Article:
Participants were consumers aged 65+ and local companies representing different segments of the food industry: retailers, producers and innovative start-ups. The consortia also included scientific institutions, which facilitated the local workshops, and NGOs. The goal was to jointly create new, exciting food products that would meet the requirements of target consumers.
As co-creation expert and project lead Prof. Krzysztof Klincewicz from the University of Warsaw remarked, "Co-creation is perhaps one of the most misused terms in the innovation world and it seems that everyone has their own understanding of what it means." But one need only to look at the results of the RIS Consumer Engagement Labs (CEL) to get a good idea about what it is and what the opportunities are.
The insights that were gained through co-creating with the seniors went on to define the product and the project team remarked that the information was far more in-depth than what one can get from typical market research or involving the consumers only at a specific stage of product development and prototyping. That the workshops were also conducted in 14 countries was very helpful to the co-creation process. Many original and exciting ideas came out of the workshops, yet the producers found the food product concepts relatively easy to implement. Producers involved included Polish vegetable conserve maker, Folwark Wąsowo; Spanish producer of bread spreads and pates, Iberitos; and Lithuanian manufacturer of grains Ekofrisa.
Surprisingly, there were also many common elements which arose from the consumer groups even though they looked at different food categories in the different countries, unlocking new and valuable insights as a result of the process. For example, consumers recommended food producers to decrease unit sizes in order to encourage purchases by seniors. Other recurring ideas included nostalgic memories of childhood food, and traditional recipes that could be recreated with new, healthy ingredients.
After the implementation of the Labs in 14 countries (2019-2020), results of these co-creation processes will be widely shared within the EIT Food community and beyond, as part of project dissemination planned for 2021.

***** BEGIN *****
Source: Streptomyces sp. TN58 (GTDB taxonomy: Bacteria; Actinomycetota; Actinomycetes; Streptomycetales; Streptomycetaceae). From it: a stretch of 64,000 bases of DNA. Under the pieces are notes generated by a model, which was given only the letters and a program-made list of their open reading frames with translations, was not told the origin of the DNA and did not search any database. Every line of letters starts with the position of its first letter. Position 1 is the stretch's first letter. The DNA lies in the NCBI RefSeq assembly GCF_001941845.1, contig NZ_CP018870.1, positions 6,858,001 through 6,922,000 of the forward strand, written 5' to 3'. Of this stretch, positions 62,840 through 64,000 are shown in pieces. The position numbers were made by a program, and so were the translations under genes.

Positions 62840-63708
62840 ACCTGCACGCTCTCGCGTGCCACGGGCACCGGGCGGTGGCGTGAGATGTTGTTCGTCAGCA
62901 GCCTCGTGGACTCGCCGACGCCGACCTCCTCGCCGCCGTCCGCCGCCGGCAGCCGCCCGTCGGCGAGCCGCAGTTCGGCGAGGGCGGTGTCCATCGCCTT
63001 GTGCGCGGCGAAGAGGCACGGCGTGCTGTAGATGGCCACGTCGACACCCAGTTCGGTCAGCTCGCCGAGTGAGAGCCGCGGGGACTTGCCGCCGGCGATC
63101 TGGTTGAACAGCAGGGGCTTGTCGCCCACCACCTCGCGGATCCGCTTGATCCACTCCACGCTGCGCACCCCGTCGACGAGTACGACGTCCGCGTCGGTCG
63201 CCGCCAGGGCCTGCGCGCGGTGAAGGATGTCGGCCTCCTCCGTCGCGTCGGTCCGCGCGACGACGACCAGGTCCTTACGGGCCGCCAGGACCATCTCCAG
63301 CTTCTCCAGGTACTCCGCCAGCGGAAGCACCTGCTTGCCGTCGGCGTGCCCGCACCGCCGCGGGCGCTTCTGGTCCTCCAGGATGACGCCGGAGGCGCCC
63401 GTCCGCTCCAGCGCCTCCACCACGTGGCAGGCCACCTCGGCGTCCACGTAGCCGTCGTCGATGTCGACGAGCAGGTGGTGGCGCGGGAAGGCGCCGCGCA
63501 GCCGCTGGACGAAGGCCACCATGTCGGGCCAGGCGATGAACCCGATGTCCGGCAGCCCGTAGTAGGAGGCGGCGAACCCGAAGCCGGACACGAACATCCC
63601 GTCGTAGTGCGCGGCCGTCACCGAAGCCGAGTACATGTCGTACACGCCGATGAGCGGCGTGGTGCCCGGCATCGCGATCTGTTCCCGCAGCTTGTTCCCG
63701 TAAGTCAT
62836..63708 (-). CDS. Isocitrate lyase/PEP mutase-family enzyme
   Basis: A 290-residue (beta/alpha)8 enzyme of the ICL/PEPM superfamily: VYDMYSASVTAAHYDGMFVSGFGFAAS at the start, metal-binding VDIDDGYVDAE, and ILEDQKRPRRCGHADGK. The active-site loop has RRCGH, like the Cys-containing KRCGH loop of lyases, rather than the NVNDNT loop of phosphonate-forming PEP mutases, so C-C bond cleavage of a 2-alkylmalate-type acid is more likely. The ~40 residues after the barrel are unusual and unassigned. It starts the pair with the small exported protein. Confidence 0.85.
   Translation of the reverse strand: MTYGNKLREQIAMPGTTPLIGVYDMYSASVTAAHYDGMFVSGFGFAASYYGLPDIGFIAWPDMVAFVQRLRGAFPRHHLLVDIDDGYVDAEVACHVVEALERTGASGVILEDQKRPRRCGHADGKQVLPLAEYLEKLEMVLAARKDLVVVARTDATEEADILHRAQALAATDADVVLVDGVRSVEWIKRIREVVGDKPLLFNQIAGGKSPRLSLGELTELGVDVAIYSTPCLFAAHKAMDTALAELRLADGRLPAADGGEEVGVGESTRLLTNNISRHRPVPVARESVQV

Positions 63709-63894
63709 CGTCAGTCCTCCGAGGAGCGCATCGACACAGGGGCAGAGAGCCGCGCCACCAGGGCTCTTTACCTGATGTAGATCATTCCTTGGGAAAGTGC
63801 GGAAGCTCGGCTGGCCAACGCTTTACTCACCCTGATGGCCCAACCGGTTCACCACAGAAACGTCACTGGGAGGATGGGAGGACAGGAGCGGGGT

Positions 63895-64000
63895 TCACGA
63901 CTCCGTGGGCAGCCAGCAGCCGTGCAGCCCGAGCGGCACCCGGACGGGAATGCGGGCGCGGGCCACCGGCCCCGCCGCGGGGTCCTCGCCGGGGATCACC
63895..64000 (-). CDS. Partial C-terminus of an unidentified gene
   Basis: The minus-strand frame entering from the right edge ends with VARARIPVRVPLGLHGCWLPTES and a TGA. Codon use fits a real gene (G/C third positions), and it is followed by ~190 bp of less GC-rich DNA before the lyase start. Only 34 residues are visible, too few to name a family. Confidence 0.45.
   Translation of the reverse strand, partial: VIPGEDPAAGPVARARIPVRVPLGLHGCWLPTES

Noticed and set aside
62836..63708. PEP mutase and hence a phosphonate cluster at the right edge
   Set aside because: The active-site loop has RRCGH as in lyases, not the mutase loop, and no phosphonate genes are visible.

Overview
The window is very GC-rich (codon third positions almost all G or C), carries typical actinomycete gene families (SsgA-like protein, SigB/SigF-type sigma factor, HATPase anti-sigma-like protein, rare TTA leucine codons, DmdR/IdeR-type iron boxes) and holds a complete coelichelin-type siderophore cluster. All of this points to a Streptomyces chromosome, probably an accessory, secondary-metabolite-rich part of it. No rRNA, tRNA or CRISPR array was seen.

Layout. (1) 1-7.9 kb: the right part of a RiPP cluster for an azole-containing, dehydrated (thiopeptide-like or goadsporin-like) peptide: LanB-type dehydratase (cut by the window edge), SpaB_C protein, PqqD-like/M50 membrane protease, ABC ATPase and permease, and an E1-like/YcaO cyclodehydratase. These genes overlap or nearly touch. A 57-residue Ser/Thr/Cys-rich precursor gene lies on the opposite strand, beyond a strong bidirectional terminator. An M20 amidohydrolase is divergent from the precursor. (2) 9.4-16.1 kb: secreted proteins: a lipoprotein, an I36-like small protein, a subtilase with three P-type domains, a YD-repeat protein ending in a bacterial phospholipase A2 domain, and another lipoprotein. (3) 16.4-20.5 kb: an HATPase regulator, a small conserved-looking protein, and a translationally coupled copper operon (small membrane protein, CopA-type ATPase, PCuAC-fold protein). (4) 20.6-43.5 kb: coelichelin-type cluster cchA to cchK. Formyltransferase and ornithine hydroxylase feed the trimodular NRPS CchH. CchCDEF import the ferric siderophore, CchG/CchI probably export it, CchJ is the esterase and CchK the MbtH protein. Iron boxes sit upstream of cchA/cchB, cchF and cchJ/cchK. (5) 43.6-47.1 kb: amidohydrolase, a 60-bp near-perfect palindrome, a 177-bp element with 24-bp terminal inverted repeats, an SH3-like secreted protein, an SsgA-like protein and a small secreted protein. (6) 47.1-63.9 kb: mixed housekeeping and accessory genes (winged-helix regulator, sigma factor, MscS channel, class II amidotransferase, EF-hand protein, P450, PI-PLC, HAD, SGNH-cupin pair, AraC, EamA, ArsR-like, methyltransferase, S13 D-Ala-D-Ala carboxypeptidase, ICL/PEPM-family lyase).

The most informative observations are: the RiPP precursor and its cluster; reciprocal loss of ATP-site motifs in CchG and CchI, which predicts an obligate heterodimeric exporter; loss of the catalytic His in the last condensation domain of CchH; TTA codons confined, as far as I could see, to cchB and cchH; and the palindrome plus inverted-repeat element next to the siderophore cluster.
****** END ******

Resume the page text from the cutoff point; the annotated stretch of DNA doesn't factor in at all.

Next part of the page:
The challenges facing the food system cannot be underestimated. Our goal is to contribute to transforming the food system and this will not happen with a silver bullet innovation or an incremental improvement on today’s technologies or production chains. Through co-creating products, services and processes we can be part of the solution. Issues such as undernourished populations and increased greenhouse gas emissions from food production will have a disruptive effect on our global future and will only be solved with equally disruptive and innovative solutions which cannot be created in isolation: Collaboration through co-creation may in fact just be the key to transforming the food system.
Andy Zynga, CEO of EIT Food looks forward to the success of future co-creation projects and the impact that they will drive: “Co-creation is a crucial success factor for our partners and for our Innovation Projects. As an ongoing and collaborative process, it results in new value creation and new value capture. In the coming years we will undoubtedly see many game-changing innovations and products in the food sector that have resulted from co-creation projects."
Let’s co-create! Reach out to us via FoodHIVE and let us know what your thoughts or experiences are with co-creation in the comments!